Sunday, August 07, 2005


i) I hardly see a motorbike here. People either walk, cycle or drive a car. And if you do see a motorbike, it is almost certainly one of those modified type. You know, those modified exhaust type we hear during the death of the night in our HDB void decks. Nice way of putting it is enthusiast. Not so nice way is ang moh beng.

ii) A high proportion of cars here are four-wheel drives. Much like a high proportion of cars in Singapore are Mercedes.

iii) There are many U-shaped trees here. I mean that literally. It's to let the power cables pass over the trees safely. They sure look unnatural and maybe even inhumane. I haven't seen an
O-shaped tree yet. Sorry, no camera, so no pics to post here.
(Edit: Pic added on 22nd September thanks to digital camera borrowed from Dan)
iv) When they say "see you later", later can mean tomorrow, next week, next month or never. But most of the time, it doesn't mean later today. I remember getting quite a few "see you later"s during my first few days here whilst asking for directions. I had to do a double-take several times.

v) Everyone's a mate over here. I always attach the meaning of that word to the "Significant Other" in the animal kingdom (read regular sex partner) and have difficulty disassociating myself from that. Especially when a girl says it to me. Opposite effect when it is a guy. Come to think of it, it is usually a guy who uses that word. *Shudder*

vi) My name becomes a single word here. The second word of my name gets "ignored".

vii) Actually the second word of my name doesn't get ignored. It becomes my surname. I find it a little irritating after a while. If we have the courtesy to know which words of their name is the first name and family name, surely they can return the favour for our case.

viii) You can change your movie tickets here, e.g. from the 9:45 to the 9 o'clock show. A case of better service? Oh, and it is free seating here.

ix) Aussies get paid weekly or fortnightly in my case on Wednesdays or Thursdays. Which is why opening hours for Thursday are longer than usual (by maybe an hour or two). But they're still pretty early by Singapore standards. I find that a little irritating as well. So BORING here at night.

x) Haven't seen a stray dog or cat yet here. Insects, especially houseflies and cockroaches come out in droves when it starts to get warmer during Spring. Very little litter even though I seldom see road sweepers. In fact, I would say Australia is a cleaner country (in terms of its people) than Singapore. It is the older pavements and power cables (just realised I haven't seen an exposed power cable in Singapore since I was a boy) that make it look untidy and hence "dirty".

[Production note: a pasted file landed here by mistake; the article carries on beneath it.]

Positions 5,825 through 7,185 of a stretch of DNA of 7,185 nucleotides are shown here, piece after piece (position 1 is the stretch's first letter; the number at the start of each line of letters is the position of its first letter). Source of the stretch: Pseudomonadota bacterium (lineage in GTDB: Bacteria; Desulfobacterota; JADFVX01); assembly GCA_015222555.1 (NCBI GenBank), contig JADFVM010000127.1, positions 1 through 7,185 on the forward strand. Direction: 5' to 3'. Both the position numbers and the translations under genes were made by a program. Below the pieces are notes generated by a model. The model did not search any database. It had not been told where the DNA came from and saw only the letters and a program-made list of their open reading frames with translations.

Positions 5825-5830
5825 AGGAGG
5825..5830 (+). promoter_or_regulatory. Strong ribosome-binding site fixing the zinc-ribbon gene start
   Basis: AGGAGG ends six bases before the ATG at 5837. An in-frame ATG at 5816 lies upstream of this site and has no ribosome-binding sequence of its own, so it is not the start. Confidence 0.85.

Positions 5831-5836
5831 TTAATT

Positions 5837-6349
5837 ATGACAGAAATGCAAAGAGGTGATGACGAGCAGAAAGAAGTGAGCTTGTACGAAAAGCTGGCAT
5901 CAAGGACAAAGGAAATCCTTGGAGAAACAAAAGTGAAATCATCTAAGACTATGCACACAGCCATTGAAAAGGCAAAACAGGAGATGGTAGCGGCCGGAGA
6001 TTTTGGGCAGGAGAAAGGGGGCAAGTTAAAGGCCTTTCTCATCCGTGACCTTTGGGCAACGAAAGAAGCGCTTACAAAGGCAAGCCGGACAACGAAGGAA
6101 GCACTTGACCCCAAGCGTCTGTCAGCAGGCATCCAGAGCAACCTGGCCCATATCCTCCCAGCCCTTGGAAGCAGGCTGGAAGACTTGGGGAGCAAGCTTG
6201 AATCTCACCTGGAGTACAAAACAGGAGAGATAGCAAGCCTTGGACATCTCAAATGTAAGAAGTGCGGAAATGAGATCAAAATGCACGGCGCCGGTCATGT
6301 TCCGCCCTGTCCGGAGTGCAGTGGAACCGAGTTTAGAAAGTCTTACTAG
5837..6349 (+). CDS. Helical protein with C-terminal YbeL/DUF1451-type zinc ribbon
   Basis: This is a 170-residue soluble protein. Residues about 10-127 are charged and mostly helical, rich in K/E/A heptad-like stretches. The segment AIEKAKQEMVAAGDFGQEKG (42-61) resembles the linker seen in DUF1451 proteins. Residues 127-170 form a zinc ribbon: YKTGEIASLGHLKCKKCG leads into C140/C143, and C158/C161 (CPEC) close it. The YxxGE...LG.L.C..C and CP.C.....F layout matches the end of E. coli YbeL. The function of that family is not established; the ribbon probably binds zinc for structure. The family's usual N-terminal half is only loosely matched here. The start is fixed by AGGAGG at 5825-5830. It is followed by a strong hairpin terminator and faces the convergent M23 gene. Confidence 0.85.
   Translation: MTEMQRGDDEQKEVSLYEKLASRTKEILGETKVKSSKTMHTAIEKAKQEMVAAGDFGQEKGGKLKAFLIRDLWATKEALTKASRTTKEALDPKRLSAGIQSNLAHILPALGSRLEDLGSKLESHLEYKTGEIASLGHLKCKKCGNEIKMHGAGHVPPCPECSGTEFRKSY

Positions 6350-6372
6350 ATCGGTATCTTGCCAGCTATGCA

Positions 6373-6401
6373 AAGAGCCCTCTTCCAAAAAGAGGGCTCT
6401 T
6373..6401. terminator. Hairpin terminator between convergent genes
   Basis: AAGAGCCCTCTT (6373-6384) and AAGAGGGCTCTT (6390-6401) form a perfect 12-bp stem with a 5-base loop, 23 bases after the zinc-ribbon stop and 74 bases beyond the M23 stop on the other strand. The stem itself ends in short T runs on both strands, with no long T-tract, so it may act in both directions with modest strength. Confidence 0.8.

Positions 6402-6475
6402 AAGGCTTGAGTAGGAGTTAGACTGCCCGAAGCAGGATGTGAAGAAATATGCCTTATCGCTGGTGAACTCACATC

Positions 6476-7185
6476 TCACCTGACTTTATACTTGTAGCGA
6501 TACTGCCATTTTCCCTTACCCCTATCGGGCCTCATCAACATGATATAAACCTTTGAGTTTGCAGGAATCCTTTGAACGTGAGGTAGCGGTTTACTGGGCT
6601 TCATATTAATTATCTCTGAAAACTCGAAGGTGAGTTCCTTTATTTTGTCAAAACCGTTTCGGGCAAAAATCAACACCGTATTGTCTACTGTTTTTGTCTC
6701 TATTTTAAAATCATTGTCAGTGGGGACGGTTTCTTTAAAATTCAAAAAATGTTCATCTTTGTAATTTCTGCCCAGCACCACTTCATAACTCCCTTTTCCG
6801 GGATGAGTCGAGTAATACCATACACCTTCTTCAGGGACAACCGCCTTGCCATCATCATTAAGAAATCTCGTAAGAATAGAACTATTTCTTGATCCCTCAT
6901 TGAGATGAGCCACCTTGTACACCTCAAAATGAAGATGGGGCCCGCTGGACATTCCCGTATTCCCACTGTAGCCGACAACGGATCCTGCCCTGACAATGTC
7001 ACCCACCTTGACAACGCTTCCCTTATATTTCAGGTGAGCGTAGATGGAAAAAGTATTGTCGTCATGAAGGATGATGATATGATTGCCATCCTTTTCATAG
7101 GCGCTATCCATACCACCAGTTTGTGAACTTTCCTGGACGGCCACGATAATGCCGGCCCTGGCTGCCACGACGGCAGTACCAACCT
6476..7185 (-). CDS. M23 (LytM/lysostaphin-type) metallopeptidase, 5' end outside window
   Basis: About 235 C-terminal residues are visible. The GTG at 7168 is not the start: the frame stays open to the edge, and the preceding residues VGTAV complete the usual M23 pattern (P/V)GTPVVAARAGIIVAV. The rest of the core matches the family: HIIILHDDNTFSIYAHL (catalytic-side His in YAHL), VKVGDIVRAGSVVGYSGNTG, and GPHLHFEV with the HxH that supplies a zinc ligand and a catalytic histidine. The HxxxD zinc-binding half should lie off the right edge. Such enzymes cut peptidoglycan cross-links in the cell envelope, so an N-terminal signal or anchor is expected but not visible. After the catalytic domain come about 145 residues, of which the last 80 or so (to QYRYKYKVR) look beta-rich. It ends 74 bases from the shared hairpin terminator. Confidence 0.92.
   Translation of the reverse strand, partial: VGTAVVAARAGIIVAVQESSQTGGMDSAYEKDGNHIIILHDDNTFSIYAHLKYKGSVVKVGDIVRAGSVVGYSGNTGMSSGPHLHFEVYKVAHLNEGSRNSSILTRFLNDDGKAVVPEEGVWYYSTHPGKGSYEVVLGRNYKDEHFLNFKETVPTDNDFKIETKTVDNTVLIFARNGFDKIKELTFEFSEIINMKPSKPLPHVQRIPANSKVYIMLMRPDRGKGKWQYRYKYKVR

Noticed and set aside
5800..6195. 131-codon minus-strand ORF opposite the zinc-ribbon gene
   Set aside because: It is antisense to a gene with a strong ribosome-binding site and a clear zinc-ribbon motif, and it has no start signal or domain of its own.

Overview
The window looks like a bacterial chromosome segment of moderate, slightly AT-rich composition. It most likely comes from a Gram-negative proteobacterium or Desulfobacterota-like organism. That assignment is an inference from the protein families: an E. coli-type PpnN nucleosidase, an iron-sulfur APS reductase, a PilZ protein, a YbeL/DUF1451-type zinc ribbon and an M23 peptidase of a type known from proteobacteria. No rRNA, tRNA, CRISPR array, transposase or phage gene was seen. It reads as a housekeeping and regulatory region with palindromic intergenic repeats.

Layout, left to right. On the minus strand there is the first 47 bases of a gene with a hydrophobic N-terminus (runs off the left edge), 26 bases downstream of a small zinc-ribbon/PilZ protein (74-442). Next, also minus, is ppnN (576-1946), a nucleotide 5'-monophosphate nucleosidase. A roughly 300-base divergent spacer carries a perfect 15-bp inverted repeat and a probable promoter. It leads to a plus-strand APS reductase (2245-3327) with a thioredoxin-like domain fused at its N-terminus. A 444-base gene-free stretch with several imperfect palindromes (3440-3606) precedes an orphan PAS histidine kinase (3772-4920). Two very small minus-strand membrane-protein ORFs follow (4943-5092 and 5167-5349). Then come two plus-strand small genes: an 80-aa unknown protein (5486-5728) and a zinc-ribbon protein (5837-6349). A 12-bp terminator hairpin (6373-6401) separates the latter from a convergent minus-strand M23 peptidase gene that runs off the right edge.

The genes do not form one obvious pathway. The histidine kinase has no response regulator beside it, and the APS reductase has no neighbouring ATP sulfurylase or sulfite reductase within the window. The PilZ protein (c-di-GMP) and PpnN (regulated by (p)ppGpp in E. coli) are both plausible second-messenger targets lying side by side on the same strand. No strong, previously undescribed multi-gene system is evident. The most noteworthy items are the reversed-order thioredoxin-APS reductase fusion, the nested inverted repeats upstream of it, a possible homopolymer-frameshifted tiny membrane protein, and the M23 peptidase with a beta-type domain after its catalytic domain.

xi) To have a "good one" usually means to have a good weekend.

xii) Jackie Chan movies are rated M (for mature audience only) because of violence. At least they (the censorship guys) are being consistent.

xiii) Australians are greener, that's for sure. They have two garbage bins, one of which is for recyclable stuff. Even their plastic bags are made of thinner material. I remember two months after moving to this suburb in the middle of 2003, the town council launched a movement to reduce the amount of plastic bags used. This comes in the form of selling reusable green bags, and yes, they are coloured a very gaudy green, much like the NTUC ones launched recently. I was one of the first to get one here. Surprisingly, after about 2-3 months, almost half of the pedestrians I see on the roads are using these bags. All the more surprising because these bags cost AU$2 each. I don't foresee that kind of participation ever happening in Singapore. I am glad to highlight the fact that I hardly ever have to throw away any plastic bags now (but only when I am in Sydney). (Edit: Pic added on 24th October thanks again to digital camera borrowed from Dan)
xiv) Australian coins weigh a ton. Their twenty cents is like the size and weight of our dollar. The fifty cents coin is the KILLER one. Absolutely humongous. Sometimes, I'll get a false feeling of being rich just from the weight of my pocket alone, only to be disappointed upon opening my coin pouch as I find just a couple of those huge fifty cents coins. And strangely, their two dollar coins are the smallest and pretty lightweight too.

xv) And there is no such thing as Australian-style food or cuisine.

Akan Datang: Australian ambulances are kings of the roads, and off them too!

236 days to go.


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